What writer(s) inspire you and why? I’m a big fan of Clive Barker and Neil Gaiman. With my current book Ghosts of Glass that I’m working on with JEA you can really see their influences coming out which quite frankly I love.
What book(s) do you wish you have written? Probably Weaveworld and the Great and Secret Show. Even their titles are awesome to me.
Do you write for yourself or for readers? Well I write for myself mostly. At the end of the day I don’t even really know how much sense I’m making. But when readers respond favorably it’s extremely rewarding.
Do you ever use dreams/nightmares as a basis for writing? A bit. My upcoming book Ghosts of Glass deals very heavily with dreams and trying to understand what is real…the dream or the dreamer.
What is entertaining/scary/ exciting to you? I think what I find scary is that “what the hell was that!” moment in film. Like when Danny Torrance turns the corner and sees those creepy little girls in the hallway. There’s just something about that moment that your brain tells you isn’t right.
What is difficult/frustrating about writing or being a writer? Rejection, rejection, and….oh yeah. Rejection. They say you shouldn’t let it get to you but when your query letter rejections are piling up it is a bid of a downer. But when that one acceptance comes in…it really makes your day.
Have you had a strange fan experience? Not yet. But luckily I haven’t been pulled out of a car wreck and woken up in the guest room of someone’s house yet.
What have you learned from fans/reviews? I’ve learned how amazing fan support can be. Some people really enjoy your work and are supportive and It’s an amazing feeling. You wish you could just reach out and send flowers to all your fans.
How is your writing evolving? It’s becoming a lot more elaborate. I’m playing with more themes and in my next book I’m even experimenting with non-linear story telling.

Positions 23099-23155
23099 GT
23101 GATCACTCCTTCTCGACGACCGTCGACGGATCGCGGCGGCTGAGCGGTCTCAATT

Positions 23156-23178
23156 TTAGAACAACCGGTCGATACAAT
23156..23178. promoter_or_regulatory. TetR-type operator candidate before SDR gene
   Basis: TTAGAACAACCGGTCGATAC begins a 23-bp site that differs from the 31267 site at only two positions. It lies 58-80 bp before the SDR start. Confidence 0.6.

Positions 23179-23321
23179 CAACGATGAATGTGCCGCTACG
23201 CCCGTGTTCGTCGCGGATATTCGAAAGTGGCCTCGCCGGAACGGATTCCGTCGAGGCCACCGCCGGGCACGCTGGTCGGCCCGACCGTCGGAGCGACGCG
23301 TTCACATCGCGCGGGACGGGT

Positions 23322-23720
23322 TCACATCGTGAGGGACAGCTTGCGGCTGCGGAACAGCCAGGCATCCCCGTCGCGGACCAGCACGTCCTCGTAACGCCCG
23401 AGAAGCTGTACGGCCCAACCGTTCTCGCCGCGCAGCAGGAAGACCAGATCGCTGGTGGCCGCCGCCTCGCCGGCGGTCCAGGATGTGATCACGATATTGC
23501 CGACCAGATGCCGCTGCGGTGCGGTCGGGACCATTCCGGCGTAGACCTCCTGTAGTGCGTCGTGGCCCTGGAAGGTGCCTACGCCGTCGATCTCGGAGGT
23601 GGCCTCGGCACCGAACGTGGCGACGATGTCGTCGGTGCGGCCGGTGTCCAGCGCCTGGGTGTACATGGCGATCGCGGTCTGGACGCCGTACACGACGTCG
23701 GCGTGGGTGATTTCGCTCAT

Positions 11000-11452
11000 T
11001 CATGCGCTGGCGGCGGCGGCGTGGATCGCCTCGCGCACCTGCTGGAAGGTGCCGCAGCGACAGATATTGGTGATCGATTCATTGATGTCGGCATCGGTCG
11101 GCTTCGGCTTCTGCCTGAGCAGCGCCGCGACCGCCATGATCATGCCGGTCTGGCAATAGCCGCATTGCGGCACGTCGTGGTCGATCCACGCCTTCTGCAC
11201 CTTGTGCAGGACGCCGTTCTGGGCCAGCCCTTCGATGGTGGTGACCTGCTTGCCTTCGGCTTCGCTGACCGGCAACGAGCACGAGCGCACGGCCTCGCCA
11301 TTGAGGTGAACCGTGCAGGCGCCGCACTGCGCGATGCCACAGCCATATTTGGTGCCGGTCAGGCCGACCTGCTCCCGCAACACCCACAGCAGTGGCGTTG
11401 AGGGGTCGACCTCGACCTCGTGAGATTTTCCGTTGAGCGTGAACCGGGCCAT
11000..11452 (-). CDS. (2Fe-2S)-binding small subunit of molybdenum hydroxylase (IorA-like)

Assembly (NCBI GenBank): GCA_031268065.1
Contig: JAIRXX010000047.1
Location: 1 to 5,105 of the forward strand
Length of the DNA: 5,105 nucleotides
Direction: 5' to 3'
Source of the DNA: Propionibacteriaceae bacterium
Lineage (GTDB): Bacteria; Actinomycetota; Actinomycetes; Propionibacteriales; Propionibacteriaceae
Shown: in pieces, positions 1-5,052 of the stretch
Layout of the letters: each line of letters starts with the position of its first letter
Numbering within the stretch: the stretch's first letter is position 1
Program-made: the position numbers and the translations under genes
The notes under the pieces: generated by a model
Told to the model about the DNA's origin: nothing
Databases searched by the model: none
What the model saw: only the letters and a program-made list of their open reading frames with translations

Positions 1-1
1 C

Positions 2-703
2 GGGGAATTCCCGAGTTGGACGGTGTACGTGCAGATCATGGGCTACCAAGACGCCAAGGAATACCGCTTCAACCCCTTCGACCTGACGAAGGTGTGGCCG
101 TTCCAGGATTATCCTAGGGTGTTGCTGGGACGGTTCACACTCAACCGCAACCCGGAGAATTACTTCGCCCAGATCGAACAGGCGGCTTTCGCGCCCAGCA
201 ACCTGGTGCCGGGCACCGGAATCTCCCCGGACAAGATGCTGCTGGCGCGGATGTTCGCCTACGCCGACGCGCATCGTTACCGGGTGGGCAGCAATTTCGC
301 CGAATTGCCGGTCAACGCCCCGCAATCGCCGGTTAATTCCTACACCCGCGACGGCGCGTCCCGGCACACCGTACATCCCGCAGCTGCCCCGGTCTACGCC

What work of yours was enjoyable to pen? My next book. Ghosts of Glass. It’s very me.
What 3 words describe your writing? Analytical, thoughtful, hopefully.
Which actors/actresses would you love to see in a movie version of your works? Well…Oscar winners and nominees are always nice.
What is a genre you will never write in and why? I’m not sure I can think of anything that I wouldn’t do if an inspiration hit me.
Do you like to write a series or stand alones? Why? Probably mostly standalones. I kind of like an end of the journey feel to a novel. All good things, as they say.
Who, of your characters do you most want to hang out with? Michael. You’ll learn about him in Ghosts of Glass. How did Children of Rosehaven get its title? Well Rosehaven is based on a town I grew up in. It’s in Louisiana. It’s called Leesville. I wanted to make my tale about a fictional town but keep all that Louisiana charm.
How do you pick names for characters and which ones are you fond of? That’s funny. Honestly…I’m horrible with names. For Rosehaven I looked for names of college basketball players at the time. A lot of names from the ACC of the time were used when I wrote it.
Have you ever written real people into books? I sometimes base things at times on personal experiences but I never put real people in the book.
Do you outline and plan or wing a book? I have a lose structure which I write down then start feeling in the massive blanks.
Which of your works ended differently than you anticipated? Ghosts of Glass has a very nice ending in my opinion that I don’t think I really planned but felt right.
Do your covers matter? Well I hope to get my covers blown up into posters to hang on my wall. Don’t know what that says about me.
Does art/ music influence you? I love to listen to music for inspiration. Good lyrics are like perfect poetry and really fire the imagination.
How do you begin a novel? I brain storm a lot till I find a strong story structure.
Do you get “writer’s block”? Not sure. I think it’s just I haven’t found the right inspiration.
Will you be prolific/ are you? I don’t know. I wish. But I don’t think I have the energy of a Stephen King. He cranks out like 4 long novels a year. It’s amazing. I don’t know when he finds time to sleep.
What is your goal? Just to write and find some fans and friends along the way.
Do bad reviews bother you? Well I wish all reviews were super great. But all good in life comes with a little bad.
What do you wish to learn? I’d like to learn more about the publishing industry and the changes we’re seeing in it. This is a bit of a revolutionary time.
DO you research books? I try. I probably should more.
Probably some of the ones that ended in the shredder.
Thank-you Christopher for your time. Once again you have shown yourself to be a true professional and delivered 110% as always. I haven't read it yet but you have made me want to read Children Of Rosehaven now and I look forward to reviewing it at a later date!
LOOK OUT FOR ANOTHER AUTHOR PROFILE SOON.....
Until then, t-t-t-t-t that's all folks!